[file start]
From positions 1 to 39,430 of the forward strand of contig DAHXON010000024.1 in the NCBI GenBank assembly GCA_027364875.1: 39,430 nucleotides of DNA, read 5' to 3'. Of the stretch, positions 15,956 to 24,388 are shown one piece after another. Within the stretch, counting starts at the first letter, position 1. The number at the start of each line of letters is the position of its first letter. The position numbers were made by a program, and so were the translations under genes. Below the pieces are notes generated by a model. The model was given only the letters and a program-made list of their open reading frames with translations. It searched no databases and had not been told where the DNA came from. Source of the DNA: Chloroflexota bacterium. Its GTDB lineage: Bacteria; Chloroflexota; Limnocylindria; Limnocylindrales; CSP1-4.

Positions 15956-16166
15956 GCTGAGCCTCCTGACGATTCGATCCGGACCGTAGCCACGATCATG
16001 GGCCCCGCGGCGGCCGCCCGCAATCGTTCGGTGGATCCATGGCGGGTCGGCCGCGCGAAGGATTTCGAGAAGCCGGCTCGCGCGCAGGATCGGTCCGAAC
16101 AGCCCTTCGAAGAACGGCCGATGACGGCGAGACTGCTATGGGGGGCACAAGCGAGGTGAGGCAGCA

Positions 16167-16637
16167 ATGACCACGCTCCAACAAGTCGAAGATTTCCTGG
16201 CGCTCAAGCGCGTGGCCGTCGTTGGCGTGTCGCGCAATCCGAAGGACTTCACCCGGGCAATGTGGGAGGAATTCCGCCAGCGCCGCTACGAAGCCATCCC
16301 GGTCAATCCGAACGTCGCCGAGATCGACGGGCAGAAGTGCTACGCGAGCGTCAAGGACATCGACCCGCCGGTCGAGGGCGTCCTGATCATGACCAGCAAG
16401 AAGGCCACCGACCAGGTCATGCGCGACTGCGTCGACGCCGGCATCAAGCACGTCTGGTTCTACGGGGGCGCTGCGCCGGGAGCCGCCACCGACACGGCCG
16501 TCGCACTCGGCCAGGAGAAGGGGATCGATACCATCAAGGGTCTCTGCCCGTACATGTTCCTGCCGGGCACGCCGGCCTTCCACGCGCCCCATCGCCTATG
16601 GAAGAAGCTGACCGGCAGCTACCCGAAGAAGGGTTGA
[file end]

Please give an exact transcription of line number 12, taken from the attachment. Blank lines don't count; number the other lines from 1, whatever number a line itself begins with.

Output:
16601 GAAGAAGCTGACCGGCAGCTACCCGAAGAAGGGTTGA